I Trust Few With My Narration”: Raw Poetic Dissects His “Openings” Verse


In 2002 DC-based MC, musician, and producer Raw Poetic and his cousin formed the five member live hip-hop band Restoring Poetry in Music (RPM). It wasn’t long before a then-unknown, teenage Damu The Fudgemunk started wandering into their rehearsal sessions to watch them practice. RPM members enjoyed talking with the aspiring DJ/producer and soon became friends with him.

From the very beginning, music was a shared love that brought Damu and Poetic together and solidified their friendship. “We just used to always talk about different music we were into,” he says. But despite their common interests and similar social circles, it would be another five or six years until the two artists worked together.

For Poetic, sharing his most intimate emotions with a producer isn’t always the easiest task. “If you know me, you know I’m private. I trust few with my narration,” he explained in a recent Facebook post.

Poetic likes challenging his listeners by talking about emotional and political subject matter, but there are certain lines of privacy with his own life that he isn’t comfortable crossing. “I talk about things in songs, but I don’t want anybody knowing about who I’m talking about in my personal life,” he says. “Those are intimate situations.”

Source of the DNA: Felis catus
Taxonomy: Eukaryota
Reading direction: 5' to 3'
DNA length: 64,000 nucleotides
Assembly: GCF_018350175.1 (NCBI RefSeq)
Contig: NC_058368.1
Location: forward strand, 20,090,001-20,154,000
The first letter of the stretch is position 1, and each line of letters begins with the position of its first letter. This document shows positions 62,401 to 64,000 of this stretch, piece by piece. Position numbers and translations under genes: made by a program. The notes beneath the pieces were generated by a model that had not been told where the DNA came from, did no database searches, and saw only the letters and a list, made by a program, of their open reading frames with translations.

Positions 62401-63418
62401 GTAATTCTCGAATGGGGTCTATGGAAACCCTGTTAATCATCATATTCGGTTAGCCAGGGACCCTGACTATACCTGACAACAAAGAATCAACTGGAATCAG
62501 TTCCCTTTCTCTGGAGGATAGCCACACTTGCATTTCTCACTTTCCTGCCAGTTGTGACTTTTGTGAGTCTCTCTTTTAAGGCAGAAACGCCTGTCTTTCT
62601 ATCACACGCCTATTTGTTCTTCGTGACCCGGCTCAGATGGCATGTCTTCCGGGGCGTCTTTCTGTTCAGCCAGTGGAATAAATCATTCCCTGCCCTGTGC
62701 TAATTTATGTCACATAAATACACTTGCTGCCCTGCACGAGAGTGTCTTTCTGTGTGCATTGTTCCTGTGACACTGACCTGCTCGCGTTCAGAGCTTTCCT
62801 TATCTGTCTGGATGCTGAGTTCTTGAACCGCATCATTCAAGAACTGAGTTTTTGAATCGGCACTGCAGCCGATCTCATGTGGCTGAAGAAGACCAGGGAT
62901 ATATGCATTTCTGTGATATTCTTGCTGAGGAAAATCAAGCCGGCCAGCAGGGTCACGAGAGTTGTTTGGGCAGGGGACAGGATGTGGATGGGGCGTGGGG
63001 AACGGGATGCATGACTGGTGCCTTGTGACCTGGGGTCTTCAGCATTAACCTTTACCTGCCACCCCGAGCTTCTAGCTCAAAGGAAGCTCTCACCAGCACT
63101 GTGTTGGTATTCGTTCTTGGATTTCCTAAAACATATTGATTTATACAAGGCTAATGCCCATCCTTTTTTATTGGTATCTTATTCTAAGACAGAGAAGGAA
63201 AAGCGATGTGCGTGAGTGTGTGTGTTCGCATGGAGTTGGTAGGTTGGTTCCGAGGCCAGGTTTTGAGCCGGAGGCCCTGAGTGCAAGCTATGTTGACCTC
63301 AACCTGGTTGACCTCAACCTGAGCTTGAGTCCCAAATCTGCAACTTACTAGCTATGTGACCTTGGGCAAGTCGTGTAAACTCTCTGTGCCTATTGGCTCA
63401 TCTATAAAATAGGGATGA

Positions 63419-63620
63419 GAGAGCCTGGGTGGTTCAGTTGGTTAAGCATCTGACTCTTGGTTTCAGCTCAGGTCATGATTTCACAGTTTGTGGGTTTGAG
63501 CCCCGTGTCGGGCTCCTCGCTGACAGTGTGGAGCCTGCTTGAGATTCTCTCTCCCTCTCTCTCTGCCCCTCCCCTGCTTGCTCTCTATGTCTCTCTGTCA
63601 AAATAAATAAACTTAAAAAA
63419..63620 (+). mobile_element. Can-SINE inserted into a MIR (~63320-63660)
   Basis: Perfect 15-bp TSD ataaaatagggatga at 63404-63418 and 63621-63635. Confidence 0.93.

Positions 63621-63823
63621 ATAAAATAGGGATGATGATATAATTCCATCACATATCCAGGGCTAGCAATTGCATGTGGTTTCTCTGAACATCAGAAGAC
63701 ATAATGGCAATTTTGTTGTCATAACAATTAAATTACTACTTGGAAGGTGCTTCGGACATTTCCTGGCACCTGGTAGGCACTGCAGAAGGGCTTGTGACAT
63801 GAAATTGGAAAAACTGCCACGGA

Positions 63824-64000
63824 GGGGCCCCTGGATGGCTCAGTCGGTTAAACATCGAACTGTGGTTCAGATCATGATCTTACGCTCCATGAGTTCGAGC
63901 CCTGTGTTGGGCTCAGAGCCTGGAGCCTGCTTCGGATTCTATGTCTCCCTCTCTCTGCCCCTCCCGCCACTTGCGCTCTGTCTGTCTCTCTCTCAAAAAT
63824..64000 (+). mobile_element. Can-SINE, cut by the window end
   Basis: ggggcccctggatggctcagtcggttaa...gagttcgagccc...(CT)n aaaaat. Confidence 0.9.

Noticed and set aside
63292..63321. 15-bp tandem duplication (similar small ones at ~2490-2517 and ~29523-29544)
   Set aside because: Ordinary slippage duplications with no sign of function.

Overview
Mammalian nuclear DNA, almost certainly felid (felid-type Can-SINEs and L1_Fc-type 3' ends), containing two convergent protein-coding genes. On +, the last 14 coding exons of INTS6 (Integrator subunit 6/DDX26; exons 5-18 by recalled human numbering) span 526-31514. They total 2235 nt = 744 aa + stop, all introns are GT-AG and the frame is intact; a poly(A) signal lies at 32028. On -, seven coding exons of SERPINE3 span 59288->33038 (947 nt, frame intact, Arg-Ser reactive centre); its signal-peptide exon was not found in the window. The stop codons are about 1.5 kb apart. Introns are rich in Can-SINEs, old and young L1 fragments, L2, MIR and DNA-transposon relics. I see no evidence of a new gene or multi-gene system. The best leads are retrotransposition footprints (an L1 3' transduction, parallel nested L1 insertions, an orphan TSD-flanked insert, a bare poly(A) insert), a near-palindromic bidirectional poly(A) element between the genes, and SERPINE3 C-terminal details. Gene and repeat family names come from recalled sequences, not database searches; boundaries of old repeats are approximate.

“I realized that I was ignoring some important parts that make up who I am genetically.”

It’s a difficult balancing act that many rappers navigate during their career — how do you open up to your audience and let them in without hurting or offending the people you know? The answer isn’t always easy, but as soon as he linked up with Damu, Raw Poetic knew he’d found a creative allay that could help him get his message across without crossing any lines. “This is somebody I can always trust to know how to put it out there,” Poetic tells me. “He’s a consummate professional. Also, he’s my friend.”

As a friend and trusted collaborator, Damu has helped Raw Poetic break through two extended creative dry spells when he was considering walking away from his music career altogether. The first was in 2011, the second during the summer of 2016. With the presidential election looming and tensions in the United States running high, both men were enduring their own struggles in the context of larger social unrest

And while Damu navigated almost loosing his entire collection of master recordings due to various technical issues, Poetic and Damu both faced stressful personal situations that made it difficult to create. But as is often the case, the most trying times can yield remarkable art.

With their backs against the wall, Damu started his two hour instrumental album Vignettes. After spending some time on the project he knew that the track “Openings” was made for Poetic’s voice and decided to offer his friend the lone vocal appearance on the album. “I hit him up and said, ‘Look, I just made this beat. It’s crazy, it’s for you. I hear you on it, I can feel your presence on it,’” Damu explained in an earlier interview.